'Blue moon' goal at finish gives West Bromwich friendly win 3-2
For 45 minutes on Wednesday, the Portland Timbers played marvelous soccer against West Bromwich Albion FC.
With a 2-0 lead going to halftime, Portland appeared poised to pull off a massive upset against the English Premier League side that would be talked about for years to come.
Things came crashing down around the Timbers and the announced sellout crowd of 18,627 at Jeld-Wen Field in the second half, though.
West Brom scored three times, including a goal in the 90th minute, to defeat the Timbers 3-2 and prevent the friendly from going to a shootout.
'For a good period of time tonight we were the best team on the field,' Timbers coach John Spencer said. 'But you just see that experience and the power (of West Bromwich) coming through near the end.'
The Timbers began the match controlling the pace and the tempo, while West Bromwich (nicknamed the Baggies and also the Throstles) looked as though it was running in water.
In the 26th minute, Portland midfielder Darlington Nagbe took the ball in the middle of the pitch just outside the 18-yard box. Nagbe used the outside of his right foot to flick the ball to Eddie Johnson, who was inexplicably unmarked on the right side. Johnson took a touch and sent a low 15-yard shot to the far post, just under West Brom keeper Boaz Myhill.
'We had some good play down the right-hand side,' Johnson said. 'And Darlington came down the middle and found me with a great ball. I touched it on my feet and went hard and low across the goalkeeper, and it was a good finish.'
Just three minutes later, the Timbers went up 2-0 on a glorious strike from midfielder Peter Lowry.
Sal Zizzo had the ball in the attacking third and forced the Baggies defense to collapse on him. He sent a pass to the left side, where Lowry was standing all alone. Lowry gathered himself and sent a bullet of a left-footed shot filled with cobra venom to the far post, leaving Myhill with no chance.
'They went to Sal,' Lowry said. 'He was coming down the middle and you know how he goes - he's a million miles an hour. And he just laid one off to me. I just took a touch and saw a space and made good contact, and it went in.'
Lowry said he has never hit a harder shot with his left foot.
In the second half, West Brom finally began playing like a club that wanted and deserved to be on the pitch.
'The second half, we realized that the best way to win a football match is to pass the ball to players on our team and not the opposition,' West Bromwich coach Roy Hodgson said. 'That was one of the major things.'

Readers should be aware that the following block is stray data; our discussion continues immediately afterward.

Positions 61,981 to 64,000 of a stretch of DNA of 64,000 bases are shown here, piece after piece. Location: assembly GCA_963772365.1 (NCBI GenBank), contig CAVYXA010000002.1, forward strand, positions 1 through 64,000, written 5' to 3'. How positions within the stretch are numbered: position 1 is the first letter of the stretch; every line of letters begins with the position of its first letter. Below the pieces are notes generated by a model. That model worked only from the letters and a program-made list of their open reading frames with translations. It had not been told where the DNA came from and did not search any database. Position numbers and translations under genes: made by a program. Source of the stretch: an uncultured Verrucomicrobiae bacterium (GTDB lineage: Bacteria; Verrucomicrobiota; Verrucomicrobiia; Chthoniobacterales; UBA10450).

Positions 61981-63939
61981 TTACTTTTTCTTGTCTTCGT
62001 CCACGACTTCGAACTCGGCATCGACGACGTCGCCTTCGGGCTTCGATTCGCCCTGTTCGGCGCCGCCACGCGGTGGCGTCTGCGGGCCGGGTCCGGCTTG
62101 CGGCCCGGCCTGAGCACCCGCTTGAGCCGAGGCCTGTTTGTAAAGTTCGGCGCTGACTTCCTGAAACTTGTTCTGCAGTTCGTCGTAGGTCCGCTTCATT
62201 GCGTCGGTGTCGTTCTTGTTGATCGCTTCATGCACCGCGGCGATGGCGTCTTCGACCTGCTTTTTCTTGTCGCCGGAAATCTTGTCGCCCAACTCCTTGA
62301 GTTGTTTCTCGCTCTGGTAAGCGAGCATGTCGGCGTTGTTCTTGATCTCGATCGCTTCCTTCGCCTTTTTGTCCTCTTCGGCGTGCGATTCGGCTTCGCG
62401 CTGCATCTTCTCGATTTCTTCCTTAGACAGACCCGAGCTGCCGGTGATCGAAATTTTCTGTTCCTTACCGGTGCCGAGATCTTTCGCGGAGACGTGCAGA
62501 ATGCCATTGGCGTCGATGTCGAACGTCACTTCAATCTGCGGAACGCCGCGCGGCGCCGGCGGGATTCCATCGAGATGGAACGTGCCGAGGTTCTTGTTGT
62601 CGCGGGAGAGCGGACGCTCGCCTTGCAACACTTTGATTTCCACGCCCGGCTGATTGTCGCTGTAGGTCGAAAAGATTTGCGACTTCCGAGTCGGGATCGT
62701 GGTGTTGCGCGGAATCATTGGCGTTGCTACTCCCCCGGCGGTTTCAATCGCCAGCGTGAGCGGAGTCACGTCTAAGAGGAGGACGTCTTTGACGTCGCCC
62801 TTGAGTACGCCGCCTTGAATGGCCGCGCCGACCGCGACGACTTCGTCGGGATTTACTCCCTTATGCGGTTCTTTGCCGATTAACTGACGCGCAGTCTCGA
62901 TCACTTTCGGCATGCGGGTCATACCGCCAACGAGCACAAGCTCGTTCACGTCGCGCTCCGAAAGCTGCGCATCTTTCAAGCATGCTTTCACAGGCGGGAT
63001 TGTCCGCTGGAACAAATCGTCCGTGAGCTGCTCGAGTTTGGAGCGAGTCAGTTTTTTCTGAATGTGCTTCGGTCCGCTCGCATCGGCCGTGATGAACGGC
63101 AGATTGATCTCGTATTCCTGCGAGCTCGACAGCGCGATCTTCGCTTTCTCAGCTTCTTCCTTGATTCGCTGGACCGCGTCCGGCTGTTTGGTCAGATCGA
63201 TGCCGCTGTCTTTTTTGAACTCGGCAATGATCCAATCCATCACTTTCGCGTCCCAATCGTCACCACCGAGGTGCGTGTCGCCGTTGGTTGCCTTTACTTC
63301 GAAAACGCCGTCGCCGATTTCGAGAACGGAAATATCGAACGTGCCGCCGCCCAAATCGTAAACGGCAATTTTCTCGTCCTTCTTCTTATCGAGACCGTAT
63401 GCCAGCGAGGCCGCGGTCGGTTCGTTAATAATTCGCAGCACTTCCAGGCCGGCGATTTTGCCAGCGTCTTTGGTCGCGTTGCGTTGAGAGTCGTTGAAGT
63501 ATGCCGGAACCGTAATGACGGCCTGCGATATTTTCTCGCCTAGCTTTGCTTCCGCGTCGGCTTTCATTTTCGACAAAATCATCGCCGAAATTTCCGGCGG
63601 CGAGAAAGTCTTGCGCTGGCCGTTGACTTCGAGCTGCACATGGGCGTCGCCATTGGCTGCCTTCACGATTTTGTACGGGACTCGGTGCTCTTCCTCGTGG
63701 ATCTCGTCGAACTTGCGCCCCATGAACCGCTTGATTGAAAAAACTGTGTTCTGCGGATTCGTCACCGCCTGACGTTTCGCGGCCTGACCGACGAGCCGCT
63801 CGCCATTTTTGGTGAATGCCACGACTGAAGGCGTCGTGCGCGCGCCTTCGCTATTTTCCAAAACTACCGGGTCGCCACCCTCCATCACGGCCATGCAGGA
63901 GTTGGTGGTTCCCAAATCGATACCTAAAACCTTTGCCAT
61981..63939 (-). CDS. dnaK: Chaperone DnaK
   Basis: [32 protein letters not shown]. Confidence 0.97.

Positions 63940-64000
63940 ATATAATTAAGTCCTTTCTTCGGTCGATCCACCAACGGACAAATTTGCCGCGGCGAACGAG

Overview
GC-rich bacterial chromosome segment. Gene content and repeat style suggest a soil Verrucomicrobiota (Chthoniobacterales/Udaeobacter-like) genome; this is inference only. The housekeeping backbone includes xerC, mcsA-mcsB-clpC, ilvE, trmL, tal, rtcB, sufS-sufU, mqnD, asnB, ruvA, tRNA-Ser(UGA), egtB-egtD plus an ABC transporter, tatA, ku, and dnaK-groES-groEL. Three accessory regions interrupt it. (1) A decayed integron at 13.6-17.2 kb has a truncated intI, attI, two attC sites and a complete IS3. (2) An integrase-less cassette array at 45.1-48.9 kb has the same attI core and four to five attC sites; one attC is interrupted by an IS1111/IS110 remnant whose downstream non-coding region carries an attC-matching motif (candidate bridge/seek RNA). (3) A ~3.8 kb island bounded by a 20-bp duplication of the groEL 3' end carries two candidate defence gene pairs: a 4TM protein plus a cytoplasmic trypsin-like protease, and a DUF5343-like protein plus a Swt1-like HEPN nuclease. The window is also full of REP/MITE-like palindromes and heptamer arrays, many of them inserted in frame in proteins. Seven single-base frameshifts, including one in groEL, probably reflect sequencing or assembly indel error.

The Throstles attacked the Portland goal, putting more pressure on the Timbers than they could handle.
In the 64th minute, Timbers substitute Brian Umony challenged West Brom's Jerome Thomas for the ball inside the penalty box. Umony made slight contact with Thomas, who went down, earning West Brom a penalty kick.
The PK was wasted when James Morrison sent his shot several yards wide to the right.
It took Morrison less than a minute to redeem himself. He took a pass from Youssouf Mulumbu on the right side and made a short run, splitting defender Steve Purdy and Lowry. He got off a 16-yard shot that sneaked past goalkeeper Jake Gleeson, to the far post. Gleeson had replaced Adin Brown at halftime.
Just three minutes later, West Brom found the equalizer, as Portland's backline crumbled.
Striker Ishmael Miller sent a rainbow pass into the 18-yard box behind the Timbers defenders. Midfielder Somen Tchoyi flashed to the high bouncing ball. With an open look at the net, Tchoyi did not bother taking a touch. He lifted his leg almost as high as it would go and knocked a shot past Gleeson, to the far post.
'(Miller) volleyed it into the ground, and they're always very, very, difficult ones when he hits it into the ground and it bounces high over (the defenders),' Spencer said.
The Throstles continued peppering the Timbers goal. They sent two shots off the near post and one of the crossbar, but they just lacked enough devil in their finish to put the ball in the back of the net.
In the 90th minute, though, West Brom avoided a shootout with a wonderful and unlikely strike that caught the Timbers defense sleeping.
Gabriel Tamas made a run down the middle of the pitch. Portland failed to close down on him, giving Tamas an open look at goal from 25 yards.
Tamas sent a twisting, knuckleball shot just off center to the right. Gleeson got a hand on the ball, but it was not enough.
'I was right behind it, and it was almost like a balloon had been popped because the ball went four or five different ways,' Spencer said. '(It was) a good enough goal to win a World Cup final, let alone an exhibition game in Portland.'
It was a brilliant way for West Bromwich to end the match - and a heartbreaker for the Timbers.
'It was a marvelous game of football,' Hodgson said. 'Luckily, a 2-2 was transformed into a 3-2 with such a magnificent strike at the end of the game. A strike like that deserves to win any game. If it was scored against my team, I would've felt a bit hard done by it because those strikes you see once in a blue moon. Today was a blue moon day for us.'